Automaker Stellantis says it will invest $3.6 billion Canadian dollars, about $2.8 billion, to upgrade two Canadian assembly plants and expand a research center as it accelerates its long-term electrification strategy
NEW YORK — Automaker Stellantis said Monday it will invest $3.6 billion Canadian dollars ($2.8 billion) to upgrade two Canadian assembly plants and expand a research center as it accelerates its long-term electrification strategy.
Combined with its March announcement of a joint venture battery plant with LG Energy Solution, the new investment gives Stellantis an overall investment in Ontario of CN$8.6 billion.
“These investments re-affirm our long-term commitment to Canada and represent an important step as we move toward zero-emission vehicles that deliver on our customers’ desire for innovative, clean, safe and affordable mobility,” said Stellantis North America Chief Operating Officer Mark Stewart.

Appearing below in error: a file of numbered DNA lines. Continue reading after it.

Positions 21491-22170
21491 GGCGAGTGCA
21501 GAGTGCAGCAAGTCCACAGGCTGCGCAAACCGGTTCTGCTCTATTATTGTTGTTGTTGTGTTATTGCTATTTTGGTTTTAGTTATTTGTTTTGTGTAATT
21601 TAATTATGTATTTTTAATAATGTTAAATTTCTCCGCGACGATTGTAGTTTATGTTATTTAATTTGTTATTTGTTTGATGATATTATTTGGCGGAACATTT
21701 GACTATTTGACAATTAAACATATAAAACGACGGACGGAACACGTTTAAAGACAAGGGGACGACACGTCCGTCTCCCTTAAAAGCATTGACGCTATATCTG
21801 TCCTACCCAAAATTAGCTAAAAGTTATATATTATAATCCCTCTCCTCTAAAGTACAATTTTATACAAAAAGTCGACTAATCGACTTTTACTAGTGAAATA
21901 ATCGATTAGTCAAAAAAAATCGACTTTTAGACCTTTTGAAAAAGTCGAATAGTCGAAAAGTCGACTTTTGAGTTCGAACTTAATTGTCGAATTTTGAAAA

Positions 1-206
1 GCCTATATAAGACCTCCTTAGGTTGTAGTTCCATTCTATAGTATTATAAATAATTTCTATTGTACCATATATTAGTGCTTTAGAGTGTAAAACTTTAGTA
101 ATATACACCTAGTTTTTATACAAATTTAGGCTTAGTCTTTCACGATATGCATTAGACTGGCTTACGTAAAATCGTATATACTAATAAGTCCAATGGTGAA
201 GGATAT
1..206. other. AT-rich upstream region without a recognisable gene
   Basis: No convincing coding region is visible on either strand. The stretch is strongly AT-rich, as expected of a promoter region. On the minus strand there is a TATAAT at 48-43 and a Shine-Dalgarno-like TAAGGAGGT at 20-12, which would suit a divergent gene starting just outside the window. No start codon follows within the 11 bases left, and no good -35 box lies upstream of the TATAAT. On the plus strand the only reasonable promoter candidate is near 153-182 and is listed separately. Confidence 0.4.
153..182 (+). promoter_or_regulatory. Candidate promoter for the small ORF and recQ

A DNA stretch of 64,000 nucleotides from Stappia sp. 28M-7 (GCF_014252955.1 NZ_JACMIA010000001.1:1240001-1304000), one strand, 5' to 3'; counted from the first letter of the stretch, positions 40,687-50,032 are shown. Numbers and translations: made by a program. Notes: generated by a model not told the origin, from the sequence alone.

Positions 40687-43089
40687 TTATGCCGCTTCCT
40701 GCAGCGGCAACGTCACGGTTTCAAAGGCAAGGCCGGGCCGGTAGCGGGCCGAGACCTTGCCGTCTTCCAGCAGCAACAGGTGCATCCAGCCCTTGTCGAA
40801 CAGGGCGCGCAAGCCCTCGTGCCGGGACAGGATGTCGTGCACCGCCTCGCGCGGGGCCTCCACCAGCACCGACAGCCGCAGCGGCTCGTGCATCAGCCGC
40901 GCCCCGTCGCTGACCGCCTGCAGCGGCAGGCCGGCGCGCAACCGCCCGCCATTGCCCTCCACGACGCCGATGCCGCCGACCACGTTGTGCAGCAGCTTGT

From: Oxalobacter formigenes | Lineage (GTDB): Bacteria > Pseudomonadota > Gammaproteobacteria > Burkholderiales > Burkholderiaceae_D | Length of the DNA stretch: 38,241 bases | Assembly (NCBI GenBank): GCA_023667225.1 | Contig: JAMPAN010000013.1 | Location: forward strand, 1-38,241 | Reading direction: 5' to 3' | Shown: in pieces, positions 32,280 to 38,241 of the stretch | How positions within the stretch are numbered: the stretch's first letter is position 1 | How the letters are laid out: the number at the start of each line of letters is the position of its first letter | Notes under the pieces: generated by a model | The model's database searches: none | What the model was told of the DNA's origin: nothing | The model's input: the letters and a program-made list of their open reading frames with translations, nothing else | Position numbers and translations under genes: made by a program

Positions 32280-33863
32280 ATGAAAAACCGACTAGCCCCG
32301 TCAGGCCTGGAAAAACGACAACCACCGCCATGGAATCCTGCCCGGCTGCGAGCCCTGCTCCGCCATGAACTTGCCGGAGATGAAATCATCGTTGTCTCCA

Amsterdam-based Stellantis was formed last year with the merger of Fiat Chrysler and France’s PSA Peugeot and is the world’s fourth-largest automaker.
Its long-term global strategy is to invest CN$45 billion through 2025 in electrification and software. The company plans to sell 5 million electric vehicles by 2030, with 50% of its North American passenger-car and light-truck sales going fully electric by 2030. It plans to sell only electric passenger cars in Europe by 2030.
In March, Stellantis announced that a joint venture between it and South Korea’s LG Energy Solution to build a large electric vehicle battery factory in Windsor, Ontario, employing about 2,500 people just across a river from Detroit.
That venture plans to spend CN$5 billion to build the new plant on a field in the Canadian city. It’s expected to open early in 2024 and will be able to make battery cells and modules for over 500,000 electric vehicles per year.
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